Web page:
the basis of several independently managed accounts that
will soon form the basis of a listed investment company.
``We hate trying to make predictions of where
the market will go, but I actually believe there is scope
for the rally to continue," he says. ``It wouldn't
surprise me if there was a correction at some point in the
not-too-distant future, but in terms of valuation there
is still more to come from the rally."
Longer term, Cottam thinks the rate of return
will be in single-digit terms, punctuated with sharp rallies
How big a correction? ``If bonds went up in
terms of yield, depending on the extent of that, you could
conceivably see a very big correction," he says. ``We're
not expecting bond yields to go up dramatically, so any
possible correction might be limited, but the risk is always
there." Names in the various van Eyk model portfolios
include Simsmetal, QBE, Mayne, Leighton Holdings , Toll
Holdings , Lion Nathan and unusually Fairfax. ``That's a
slightly contentious one because there aren't many people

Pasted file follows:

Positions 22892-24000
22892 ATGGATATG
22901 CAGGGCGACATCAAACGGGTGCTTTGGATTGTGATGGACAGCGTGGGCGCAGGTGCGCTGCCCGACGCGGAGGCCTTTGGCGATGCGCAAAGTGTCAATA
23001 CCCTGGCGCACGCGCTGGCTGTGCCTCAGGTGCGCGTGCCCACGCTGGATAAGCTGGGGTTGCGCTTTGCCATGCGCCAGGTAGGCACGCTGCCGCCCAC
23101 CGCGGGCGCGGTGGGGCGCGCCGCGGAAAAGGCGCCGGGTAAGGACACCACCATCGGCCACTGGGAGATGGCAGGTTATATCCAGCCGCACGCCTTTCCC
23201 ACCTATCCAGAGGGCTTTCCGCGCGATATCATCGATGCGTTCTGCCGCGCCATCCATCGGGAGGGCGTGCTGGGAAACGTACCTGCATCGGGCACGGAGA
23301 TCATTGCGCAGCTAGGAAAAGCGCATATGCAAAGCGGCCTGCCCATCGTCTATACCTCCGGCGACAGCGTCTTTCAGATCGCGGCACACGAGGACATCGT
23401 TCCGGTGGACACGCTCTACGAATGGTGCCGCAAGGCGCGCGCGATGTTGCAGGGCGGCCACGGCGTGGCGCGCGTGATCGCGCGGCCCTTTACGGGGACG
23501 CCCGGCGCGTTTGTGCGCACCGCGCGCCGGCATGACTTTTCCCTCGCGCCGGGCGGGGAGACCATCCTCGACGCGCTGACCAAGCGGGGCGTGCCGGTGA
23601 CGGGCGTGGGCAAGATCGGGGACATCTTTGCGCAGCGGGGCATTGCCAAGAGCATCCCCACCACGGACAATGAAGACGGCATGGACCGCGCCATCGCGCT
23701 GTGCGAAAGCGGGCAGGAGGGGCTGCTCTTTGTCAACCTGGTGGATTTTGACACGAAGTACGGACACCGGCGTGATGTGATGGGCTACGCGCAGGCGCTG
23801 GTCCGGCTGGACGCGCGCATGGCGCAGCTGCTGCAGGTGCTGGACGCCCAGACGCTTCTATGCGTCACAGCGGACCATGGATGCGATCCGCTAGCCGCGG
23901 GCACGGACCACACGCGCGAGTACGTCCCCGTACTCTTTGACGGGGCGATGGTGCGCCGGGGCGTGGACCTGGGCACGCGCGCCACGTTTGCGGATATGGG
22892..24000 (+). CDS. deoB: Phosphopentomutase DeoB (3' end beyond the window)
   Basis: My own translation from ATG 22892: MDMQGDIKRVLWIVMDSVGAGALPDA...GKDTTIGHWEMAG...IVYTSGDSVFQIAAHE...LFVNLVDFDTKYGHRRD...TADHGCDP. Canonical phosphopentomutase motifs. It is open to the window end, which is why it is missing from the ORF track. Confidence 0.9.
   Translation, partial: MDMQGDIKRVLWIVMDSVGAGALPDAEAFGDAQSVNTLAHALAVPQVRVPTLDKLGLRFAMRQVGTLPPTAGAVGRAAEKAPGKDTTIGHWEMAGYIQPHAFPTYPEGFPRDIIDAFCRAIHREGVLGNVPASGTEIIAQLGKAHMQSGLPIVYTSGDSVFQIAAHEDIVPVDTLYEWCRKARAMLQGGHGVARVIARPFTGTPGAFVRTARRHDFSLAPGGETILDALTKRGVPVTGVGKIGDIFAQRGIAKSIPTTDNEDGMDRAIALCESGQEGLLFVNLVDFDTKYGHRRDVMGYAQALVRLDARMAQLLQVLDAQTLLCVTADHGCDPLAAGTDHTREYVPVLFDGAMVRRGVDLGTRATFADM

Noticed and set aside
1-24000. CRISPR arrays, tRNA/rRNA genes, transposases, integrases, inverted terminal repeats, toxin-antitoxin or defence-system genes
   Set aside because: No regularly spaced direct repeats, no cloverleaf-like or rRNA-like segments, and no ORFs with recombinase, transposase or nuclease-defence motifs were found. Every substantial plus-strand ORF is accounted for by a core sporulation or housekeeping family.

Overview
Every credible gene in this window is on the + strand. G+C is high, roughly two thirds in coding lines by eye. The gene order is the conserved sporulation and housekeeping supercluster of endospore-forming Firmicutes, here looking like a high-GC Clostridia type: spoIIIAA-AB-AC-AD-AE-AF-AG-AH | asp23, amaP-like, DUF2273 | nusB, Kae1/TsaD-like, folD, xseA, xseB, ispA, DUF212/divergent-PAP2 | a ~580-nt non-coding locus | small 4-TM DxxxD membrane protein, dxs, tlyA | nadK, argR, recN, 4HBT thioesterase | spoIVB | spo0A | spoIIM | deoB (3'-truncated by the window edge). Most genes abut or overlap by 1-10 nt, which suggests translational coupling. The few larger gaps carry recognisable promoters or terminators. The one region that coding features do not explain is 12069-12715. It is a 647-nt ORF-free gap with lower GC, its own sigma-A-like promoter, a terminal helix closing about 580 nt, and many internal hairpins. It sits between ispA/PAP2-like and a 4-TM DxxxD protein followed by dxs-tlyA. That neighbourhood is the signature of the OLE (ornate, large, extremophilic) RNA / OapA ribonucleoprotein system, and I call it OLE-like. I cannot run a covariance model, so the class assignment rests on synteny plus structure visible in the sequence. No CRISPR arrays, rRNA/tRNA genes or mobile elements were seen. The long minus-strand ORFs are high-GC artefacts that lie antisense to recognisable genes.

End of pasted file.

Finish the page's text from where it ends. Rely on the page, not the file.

finding it favourable these days.
``If you wanted a sector, we could generally
say that the retailing group looks attractive," Cottam
says. ``Coles and Woolies, and one could include with it
Metcash and, for those who want income, David Jones."
Among banks he prefers Westpac and thinks
ANZ looks OK, but not Commonwealth. He likes SunCorp Metway,
and thinks Orica and Lend Lease look interesting. Finally,
among small caps, he highlights Portman Mining, particularly
following its recent permission to mine a new area of Australia.
``It probably comes in as one of the more attractive resource
stocks at the moment."
PROFESSOR JOHN PRICE, Conscious Investor
Professor Price developed a software package
for investors mirroring the investment strategies of Warren
Buffett. He believes in long-term investment the long, long
term. He draws the analogy of buying a stock with getting
married: a stock is something you might well stay hitched
to for the rest of your life (or at least 20 years).
That being the case, he doesn't worry too
much about today's valuations, instead looking at some of
the basic competitive advantages of specific companies.
He looks for ``economic moats", which protect the business.
These include brand names like Coca-Cola and Gilette or,